Create: In the “Create” method we assume that no reliable information exists and that all information must therefore be created.

Information Governance: Ensures the long-term efficiency and quality of information.

Information Unit: Information Units (IUs) are the smallest meaningful units of information, which cannot be broken down any further. They may consist of a combination of file formats (e.g. html, mp3, mp4) and are enriched with metadata.

Methods: Methods of IT information management, e.g. “Capture” or “Create”.

Responsible: The person doing the work to fulfil a task. There will always be at least one Responsible. Even where tasks are delegated to others, an individual can remain the only Responsible.

Stakeholder: A Stakeholder is a person involved in an activity or who has an interest in an organisation or activity. These include members of the actual Corporate IT, but also members of IT Governance and IT Audit

Innovative Approaches in IT Information Management

Completely new and innovative approaches in terms of information management methods and the technologies used are needed. IT information management must be simplified – not just in terms of its usage, but also and very importantly: in terms of its generation (“Create”) and the processing of information and the information governance.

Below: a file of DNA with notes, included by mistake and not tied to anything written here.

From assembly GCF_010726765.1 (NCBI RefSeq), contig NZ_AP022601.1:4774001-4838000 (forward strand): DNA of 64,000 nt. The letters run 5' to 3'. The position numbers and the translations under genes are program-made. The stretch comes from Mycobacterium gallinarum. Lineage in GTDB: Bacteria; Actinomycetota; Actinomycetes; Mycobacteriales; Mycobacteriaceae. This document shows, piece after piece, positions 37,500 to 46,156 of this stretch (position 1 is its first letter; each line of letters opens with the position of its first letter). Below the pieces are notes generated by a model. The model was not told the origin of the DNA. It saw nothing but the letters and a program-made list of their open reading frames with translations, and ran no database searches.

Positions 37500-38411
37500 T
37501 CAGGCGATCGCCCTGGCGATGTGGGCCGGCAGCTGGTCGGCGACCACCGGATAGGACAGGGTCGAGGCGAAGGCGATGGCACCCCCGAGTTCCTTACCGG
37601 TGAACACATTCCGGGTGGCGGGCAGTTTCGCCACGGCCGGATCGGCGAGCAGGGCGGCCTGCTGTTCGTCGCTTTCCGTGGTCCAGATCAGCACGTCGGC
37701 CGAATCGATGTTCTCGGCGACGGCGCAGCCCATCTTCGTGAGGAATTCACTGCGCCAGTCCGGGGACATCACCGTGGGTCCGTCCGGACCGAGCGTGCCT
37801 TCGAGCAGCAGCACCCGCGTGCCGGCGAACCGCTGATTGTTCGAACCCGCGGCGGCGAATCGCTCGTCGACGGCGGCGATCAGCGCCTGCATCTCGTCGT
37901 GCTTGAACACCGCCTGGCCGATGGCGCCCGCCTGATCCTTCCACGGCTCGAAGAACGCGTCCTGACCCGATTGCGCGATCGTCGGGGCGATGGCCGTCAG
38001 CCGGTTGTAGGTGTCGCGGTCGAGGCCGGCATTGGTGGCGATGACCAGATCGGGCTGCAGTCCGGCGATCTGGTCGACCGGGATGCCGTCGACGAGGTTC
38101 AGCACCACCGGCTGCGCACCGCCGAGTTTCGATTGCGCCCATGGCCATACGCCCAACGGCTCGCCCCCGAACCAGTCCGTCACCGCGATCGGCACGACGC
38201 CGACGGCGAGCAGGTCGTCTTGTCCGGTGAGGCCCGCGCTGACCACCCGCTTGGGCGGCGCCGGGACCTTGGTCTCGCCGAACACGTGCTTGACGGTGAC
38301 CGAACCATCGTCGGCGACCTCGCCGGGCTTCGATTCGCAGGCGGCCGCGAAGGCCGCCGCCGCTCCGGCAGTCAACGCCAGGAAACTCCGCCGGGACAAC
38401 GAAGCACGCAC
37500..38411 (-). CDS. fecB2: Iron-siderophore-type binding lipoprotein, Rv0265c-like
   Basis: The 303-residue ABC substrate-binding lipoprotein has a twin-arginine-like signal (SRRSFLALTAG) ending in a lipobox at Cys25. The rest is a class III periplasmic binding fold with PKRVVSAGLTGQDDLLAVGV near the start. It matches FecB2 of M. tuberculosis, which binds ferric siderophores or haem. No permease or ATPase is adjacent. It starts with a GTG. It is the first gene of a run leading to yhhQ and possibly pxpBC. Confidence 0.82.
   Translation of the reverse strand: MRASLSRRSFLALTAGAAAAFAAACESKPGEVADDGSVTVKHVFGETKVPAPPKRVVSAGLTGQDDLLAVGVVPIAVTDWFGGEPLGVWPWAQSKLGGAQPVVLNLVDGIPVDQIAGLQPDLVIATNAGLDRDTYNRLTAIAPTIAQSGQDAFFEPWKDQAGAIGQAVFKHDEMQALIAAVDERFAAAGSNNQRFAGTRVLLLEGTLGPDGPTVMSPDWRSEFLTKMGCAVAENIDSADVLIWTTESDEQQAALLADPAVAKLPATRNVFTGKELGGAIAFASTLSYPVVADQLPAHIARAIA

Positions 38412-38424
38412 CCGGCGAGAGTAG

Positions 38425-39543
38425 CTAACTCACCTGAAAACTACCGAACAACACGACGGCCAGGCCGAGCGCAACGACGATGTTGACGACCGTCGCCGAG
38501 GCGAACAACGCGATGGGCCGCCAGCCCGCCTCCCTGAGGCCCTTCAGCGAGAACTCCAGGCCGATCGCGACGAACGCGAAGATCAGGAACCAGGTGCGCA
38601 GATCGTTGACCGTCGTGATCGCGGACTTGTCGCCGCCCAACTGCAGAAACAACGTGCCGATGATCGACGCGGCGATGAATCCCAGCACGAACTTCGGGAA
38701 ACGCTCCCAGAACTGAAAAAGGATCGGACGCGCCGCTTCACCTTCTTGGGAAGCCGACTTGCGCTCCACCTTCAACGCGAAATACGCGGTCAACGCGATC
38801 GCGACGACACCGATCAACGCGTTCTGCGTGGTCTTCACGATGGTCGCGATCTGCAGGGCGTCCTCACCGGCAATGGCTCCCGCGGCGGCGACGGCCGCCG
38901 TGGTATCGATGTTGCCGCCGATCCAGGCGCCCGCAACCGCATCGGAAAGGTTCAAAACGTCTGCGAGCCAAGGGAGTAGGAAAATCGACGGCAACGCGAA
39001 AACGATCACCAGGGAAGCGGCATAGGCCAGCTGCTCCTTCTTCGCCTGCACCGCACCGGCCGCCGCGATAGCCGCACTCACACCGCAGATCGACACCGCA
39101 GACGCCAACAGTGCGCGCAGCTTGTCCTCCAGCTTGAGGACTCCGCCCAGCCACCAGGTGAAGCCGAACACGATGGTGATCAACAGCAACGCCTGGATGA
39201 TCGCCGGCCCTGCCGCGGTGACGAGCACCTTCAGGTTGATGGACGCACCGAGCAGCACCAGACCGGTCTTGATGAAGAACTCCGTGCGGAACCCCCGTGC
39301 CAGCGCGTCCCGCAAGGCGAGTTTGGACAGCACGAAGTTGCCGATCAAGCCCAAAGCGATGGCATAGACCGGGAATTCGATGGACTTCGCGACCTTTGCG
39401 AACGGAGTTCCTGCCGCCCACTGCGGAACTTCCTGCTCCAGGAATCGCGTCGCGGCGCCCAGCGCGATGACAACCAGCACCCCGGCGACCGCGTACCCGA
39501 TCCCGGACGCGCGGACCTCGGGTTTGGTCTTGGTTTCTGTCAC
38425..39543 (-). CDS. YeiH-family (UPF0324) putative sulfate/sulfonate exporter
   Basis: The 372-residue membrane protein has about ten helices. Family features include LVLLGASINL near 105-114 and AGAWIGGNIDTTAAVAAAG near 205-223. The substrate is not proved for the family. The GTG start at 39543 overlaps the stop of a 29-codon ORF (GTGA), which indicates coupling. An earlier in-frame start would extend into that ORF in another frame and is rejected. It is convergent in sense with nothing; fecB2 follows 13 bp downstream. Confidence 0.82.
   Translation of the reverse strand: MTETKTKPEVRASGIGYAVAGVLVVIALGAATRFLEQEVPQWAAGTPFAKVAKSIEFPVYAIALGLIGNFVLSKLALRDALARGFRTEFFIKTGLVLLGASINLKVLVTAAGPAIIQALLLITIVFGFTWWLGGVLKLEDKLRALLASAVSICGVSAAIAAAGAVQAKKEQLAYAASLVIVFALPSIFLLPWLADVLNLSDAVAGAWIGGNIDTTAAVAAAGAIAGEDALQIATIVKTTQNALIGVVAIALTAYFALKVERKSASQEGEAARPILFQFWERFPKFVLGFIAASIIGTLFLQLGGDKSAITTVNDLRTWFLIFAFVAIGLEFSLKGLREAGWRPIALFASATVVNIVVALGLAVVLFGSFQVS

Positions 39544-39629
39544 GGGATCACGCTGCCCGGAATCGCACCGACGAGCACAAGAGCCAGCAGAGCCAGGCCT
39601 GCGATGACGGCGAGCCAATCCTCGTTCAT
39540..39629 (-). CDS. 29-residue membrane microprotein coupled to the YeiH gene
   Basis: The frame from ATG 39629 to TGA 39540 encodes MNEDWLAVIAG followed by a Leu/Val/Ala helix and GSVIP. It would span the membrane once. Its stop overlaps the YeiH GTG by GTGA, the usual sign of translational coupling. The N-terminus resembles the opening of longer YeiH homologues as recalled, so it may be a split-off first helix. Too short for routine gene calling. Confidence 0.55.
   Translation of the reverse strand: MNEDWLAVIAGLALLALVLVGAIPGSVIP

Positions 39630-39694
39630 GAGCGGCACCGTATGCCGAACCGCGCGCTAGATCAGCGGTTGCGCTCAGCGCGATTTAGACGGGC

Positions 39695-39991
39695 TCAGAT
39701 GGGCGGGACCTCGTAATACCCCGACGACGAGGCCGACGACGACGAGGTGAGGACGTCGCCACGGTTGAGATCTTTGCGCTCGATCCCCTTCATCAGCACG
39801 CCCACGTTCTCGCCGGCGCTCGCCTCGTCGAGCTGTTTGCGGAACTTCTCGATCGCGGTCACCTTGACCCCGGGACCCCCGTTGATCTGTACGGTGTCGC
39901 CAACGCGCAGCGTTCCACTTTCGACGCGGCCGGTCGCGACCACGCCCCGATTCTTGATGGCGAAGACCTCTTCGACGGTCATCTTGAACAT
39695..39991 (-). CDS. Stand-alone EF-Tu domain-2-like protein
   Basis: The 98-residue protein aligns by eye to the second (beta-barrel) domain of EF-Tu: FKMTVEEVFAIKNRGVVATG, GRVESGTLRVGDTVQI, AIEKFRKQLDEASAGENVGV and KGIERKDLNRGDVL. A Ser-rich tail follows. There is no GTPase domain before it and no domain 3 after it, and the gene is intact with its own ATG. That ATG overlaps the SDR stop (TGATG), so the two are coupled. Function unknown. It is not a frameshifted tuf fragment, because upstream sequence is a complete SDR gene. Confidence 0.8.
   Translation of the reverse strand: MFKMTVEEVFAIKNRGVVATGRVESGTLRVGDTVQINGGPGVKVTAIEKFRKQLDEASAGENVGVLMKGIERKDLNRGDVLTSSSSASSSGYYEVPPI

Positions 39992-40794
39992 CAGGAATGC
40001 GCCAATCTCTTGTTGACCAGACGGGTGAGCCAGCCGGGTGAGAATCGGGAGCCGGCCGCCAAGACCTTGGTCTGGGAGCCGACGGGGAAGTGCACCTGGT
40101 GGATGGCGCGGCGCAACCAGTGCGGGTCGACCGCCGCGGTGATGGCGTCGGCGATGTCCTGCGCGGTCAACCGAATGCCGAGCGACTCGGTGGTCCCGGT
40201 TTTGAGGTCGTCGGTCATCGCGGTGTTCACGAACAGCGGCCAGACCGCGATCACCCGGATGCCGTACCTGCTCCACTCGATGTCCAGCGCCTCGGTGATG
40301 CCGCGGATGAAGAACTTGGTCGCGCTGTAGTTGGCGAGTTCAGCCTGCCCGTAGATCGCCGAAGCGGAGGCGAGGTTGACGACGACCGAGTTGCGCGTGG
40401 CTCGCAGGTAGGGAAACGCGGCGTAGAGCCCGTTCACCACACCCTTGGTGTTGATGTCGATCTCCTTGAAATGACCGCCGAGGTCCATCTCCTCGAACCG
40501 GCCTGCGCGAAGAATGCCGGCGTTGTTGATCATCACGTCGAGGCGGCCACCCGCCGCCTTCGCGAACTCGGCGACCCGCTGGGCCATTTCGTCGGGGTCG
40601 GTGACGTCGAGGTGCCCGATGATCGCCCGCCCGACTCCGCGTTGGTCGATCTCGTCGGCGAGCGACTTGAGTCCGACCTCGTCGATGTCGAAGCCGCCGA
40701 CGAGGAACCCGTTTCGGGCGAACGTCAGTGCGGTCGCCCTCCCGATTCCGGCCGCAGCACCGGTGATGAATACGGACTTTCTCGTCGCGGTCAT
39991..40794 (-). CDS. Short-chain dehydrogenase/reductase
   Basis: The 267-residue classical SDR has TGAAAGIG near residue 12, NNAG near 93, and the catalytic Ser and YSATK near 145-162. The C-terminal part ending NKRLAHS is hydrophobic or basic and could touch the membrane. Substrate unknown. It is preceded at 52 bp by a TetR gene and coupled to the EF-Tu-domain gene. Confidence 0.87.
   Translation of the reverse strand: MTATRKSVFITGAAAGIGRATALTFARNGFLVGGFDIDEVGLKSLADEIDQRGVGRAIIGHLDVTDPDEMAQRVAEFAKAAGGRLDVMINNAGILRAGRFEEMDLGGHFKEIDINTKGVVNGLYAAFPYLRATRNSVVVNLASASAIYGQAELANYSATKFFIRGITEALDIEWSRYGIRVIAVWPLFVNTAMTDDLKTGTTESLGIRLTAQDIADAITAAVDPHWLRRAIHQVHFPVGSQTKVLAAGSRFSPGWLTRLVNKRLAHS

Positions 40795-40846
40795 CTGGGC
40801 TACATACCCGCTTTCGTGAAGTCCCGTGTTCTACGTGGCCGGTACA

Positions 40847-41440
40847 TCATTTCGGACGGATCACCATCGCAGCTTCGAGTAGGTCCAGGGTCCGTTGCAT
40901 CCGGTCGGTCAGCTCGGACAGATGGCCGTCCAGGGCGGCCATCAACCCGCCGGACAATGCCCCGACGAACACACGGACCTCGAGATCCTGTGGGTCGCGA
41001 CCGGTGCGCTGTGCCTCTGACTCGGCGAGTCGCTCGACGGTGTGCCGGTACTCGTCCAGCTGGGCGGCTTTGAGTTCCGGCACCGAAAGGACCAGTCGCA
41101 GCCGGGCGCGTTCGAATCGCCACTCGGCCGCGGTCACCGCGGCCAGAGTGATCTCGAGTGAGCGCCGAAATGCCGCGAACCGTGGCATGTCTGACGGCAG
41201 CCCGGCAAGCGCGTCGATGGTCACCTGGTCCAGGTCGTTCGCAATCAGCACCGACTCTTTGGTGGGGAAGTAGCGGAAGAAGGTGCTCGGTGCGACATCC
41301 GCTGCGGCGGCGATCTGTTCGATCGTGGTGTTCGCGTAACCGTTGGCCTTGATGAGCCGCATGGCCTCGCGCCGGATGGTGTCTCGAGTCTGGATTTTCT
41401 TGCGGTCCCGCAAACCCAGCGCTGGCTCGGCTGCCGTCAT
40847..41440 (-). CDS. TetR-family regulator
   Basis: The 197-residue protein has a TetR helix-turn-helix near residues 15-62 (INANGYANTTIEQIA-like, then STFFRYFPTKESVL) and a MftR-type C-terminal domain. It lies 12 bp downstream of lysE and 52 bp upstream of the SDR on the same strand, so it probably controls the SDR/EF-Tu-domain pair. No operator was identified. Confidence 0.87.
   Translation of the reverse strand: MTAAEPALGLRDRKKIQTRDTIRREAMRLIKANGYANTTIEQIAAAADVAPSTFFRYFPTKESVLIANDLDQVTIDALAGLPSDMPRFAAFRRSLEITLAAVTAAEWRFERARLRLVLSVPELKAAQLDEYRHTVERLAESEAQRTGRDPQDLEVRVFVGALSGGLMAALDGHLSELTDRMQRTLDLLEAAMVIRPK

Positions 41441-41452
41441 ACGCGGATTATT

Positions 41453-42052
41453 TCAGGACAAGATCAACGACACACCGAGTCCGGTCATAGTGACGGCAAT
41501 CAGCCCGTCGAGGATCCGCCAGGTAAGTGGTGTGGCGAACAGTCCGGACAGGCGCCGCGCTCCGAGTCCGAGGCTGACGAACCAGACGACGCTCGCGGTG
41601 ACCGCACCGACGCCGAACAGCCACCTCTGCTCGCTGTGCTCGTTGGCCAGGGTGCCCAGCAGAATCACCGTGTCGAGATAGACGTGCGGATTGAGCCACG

Learning Methods From Others: aiim, Tekom

IT information management methods can combine the best of two worlds: the worlds of business information management and technical documentation. Key elements here are taxonomies and the use of IUs instead of traditional documents.


New Technology Approaches Create New Perspectives

Technology components support the provision of information via a portal with web/mobile access, the use of text analytics and intelligent search functions, gamification and interaction, text-to-speech and speech-to-text, chatbots, video and audio.

A very important aspect is the separation of the actual content management (text, audio, video, structured data…) and the content processing and visualisation, i.e. content delivery.